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Home  ->  Filing Your Return -> Eligible Medical Expenses

Eligible Medical Expenses

Income Tax Act s. 118.2(2)

The federal 2022 budget proposes to include as medical expenses those expenses related to a surrogate mother or sperm, ova or embryo donor, for the 2022 and subsequent taxation years.

For purposes of the medical expense tax credit (METC), eligible medical expenses include, but are not limited to

bullet amounts paid to medical practitioners, dentists, nurses, and certain other medical professionals.  Note that for the cost of the service by a medical practitioner to qualify as an allowable medical expense, the person providing the service must be recognized as a "medical practitioner" according to the laws of the jurisdiction in which the service is provided.  For instance, a registered massage therapist (in BC, registered with the College of Massage Therapists of BC) is recognized as a medical practitioner in BC, Ontario, and some other provinces, but not in all provinces.
bullet See Canada Revenue Agency table of Authorized Medical Practitioners for each province/territory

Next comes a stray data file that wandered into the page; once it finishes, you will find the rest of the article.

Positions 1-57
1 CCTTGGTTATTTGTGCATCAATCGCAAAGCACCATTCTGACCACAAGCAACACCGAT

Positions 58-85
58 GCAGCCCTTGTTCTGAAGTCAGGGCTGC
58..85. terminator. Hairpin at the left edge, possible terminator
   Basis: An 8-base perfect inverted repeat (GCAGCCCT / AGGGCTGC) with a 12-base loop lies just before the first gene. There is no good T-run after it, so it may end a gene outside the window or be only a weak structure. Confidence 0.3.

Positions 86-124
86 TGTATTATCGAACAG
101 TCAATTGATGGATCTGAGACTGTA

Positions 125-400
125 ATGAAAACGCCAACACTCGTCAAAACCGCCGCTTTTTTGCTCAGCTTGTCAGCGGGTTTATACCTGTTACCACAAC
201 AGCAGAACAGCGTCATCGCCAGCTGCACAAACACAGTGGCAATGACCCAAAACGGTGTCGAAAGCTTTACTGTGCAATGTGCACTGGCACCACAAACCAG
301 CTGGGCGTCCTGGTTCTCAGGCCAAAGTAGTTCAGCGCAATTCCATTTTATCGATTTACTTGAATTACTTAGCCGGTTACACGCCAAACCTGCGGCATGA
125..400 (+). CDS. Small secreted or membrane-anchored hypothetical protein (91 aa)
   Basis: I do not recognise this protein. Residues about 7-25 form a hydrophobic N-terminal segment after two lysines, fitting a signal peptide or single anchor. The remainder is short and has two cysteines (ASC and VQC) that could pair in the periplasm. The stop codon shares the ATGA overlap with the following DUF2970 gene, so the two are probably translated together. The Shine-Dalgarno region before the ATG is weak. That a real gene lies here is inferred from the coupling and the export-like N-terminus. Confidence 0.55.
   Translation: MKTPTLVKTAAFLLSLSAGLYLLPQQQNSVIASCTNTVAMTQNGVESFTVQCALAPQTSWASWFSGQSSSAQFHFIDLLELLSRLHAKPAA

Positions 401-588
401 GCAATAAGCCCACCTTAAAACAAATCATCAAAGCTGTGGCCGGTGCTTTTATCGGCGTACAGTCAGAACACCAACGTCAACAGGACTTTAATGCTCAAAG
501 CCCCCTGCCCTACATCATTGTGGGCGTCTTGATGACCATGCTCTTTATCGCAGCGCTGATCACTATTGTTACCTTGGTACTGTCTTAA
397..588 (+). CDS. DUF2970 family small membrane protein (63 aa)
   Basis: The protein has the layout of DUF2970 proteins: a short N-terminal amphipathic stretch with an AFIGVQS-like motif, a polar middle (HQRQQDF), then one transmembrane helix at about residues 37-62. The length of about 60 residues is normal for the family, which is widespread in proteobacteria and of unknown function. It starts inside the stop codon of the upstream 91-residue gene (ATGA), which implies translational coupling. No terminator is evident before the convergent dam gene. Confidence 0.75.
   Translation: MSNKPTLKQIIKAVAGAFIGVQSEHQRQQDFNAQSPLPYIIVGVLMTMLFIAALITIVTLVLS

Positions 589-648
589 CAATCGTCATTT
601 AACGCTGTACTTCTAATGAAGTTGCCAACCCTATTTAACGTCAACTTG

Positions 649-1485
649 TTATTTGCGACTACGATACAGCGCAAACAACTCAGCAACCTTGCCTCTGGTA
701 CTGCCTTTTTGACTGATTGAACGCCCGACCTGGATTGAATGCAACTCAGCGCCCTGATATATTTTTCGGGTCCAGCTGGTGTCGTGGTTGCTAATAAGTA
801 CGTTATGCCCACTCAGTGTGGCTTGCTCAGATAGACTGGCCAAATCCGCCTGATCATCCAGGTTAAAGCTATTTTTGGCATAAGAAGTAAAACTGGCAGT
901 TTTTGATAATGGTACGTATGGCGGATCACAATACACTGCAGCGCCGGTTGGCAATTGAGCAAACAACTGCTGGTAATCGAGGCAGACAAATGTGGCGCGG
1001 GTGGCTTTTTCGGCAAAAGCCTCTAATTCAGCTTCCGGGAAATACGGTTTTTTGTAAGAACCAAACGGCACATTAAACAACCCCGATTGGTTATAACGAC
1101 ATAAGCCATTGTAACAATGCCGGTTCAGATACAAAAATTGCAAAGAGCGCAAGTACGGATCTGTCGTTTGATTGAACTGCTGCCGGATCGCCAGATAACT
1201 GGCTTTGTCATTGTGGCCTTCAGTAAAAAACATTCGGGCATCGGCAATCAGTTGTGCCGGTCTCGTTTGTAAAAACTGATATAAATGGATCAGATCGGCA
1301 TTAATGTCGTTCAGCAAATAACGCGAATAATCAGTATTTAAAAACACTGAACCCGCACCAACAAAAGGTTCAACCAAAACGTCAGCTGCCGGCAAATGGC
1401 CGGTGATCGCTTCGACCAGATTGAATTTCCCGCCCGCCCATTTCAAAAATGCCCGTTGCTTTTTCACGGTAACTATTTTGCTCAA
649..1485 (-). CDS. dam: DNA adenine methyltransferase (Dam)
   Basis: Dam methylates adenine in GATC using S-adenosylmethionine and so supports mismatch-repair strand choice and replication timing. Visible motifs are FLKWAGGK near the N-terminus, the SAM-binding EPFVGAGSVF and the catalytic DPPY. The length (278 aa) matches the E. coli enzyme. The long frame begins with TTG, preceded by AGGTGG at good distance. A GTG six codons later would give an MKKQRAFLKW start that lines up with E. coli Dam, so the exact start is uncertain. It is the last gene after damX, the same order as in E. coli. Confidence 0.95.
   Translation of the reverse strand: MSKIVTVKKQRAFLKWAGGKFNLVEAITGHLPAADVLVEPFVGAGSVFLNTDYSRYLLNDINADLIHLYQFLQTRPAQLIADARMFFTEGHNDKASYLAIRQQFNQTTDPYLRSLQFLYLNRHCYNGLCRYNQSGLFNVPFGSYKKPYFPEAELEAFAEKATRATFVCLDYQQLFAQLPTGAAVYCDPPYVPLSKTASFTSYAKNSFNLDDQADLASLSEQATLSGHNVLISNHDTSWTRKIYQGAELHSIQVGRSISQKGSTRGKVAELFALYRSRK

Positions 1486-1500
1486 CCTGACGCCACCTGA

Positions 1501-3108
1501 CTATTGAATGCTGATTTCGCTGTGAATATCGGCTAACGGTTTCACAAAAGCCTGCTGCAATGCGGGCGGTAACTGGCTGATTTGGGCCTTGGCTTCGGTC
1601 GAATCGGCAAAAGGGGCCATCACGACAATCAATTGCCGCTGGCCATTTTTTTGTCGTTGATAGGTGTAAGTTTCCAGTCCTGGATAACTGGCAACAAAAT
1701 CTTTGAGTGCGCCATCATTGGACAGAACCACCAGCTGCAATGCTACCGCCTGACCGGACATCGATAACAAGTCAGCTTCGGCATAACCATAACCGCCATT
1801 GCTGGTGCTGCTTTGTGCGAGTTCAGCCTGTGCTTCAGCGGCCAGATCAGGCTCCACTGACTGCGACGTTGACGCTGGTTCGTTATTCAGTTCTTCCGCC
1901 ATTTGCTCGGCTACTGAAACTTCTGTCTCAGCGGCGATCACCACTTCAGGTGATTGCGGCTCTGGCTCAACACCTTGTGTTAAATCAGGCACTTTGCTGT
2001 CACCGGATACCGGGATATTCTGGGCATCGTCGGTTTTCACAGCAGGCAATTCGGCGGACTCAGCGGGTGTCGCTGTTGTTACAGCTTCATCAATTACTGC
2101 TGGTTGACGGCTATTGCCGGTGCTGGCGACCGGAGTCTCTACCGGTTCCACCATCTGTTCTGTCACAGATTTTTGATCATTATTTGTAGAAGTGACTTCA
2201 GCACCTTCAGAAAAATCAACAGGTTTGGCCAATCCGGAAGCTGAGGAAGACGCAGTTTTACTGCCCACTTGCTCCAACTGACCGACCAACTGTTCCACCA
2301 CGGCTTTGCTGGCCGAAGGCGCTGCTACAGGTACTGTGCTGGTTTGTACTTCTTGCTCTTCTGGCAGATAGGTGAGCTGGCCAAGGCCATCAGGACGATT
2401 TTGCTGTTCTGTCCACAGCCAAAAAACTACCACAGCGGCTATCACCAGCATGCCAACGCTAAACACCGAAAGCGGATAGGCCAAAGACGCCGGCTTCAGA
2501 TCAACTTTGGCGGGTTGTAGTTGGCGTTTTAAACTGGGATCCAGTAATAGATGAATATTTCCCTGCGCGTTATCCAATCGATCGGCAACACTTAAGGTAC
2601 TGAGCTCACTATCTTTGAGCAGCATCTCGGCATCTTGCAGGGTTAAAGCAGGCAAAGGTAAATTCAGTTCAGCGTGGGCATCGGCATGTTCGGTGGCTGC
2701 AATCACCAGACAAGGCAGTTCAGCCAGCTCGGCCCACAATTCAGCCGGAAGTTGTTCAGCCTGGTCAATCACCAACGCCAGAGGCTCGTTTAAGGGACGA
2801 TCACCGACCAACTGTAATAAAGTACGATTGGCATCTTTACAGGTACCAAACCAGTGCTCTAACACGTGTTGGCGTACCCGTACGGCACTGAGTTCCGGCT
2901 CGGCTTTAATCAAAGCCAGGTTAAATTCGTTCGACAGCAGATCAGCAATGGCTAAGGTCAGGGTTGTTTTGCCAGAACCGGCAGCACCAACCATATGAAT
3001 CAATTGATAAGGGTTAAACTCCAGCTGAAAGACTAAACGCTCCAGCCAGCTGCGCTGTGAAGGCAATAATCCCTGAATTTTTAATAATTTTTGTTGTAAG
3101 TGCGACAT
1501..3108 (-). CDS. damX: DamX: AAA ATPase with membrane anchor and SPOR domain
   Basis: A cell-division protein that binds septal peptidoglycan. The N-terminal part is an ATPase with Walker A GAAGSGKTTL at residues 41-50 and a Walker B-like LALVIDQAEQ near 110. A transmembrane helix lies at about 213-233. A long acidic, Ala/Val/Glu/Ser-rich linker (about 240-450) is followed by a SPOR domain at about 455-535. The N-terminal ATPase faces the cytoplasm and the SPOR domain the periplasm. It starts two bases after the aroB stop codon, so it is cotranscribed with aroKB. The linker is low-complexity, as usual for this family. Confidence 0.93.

bullet related Tax Court of Canada case:  Laurie v. The Queen, 2003-04-03
bullet amounts paid to public or licensed private hospitals
bullet payments made to organizations for medical services rendered by their employees or partners.  Examples are physiotherapy or homemaker services rendered in the taxpayer's home.
bullet eyeglass frames and lenses and contact lenses prescribed by a medical practitioner
bullet premiums paid to a private health services plan, such as travel medical insurance (must be insurance which will cover only eligible medical expenses - see CRA technical interpretation 2007-0229901E5.pdf), extended health benefits or a dental plan, other than those fees paid by an employer.  Fees paid for a provincial or territorial health care plan (medical or hospitalization) do not qualify, but premiums for Nova Scotia Pharmacare do qualify - see CRA technical interpretation 2006-0205931E5.pdf.  If a person is self employed, the premiums paid for a private health services plan can be deducted from self employment income, instead of being claimed as a medical expense.  This would result in greater (or at least equal) tax savings, and is a way to provide a tax-free benefit to employees of a small business.  See our article on private health services plans.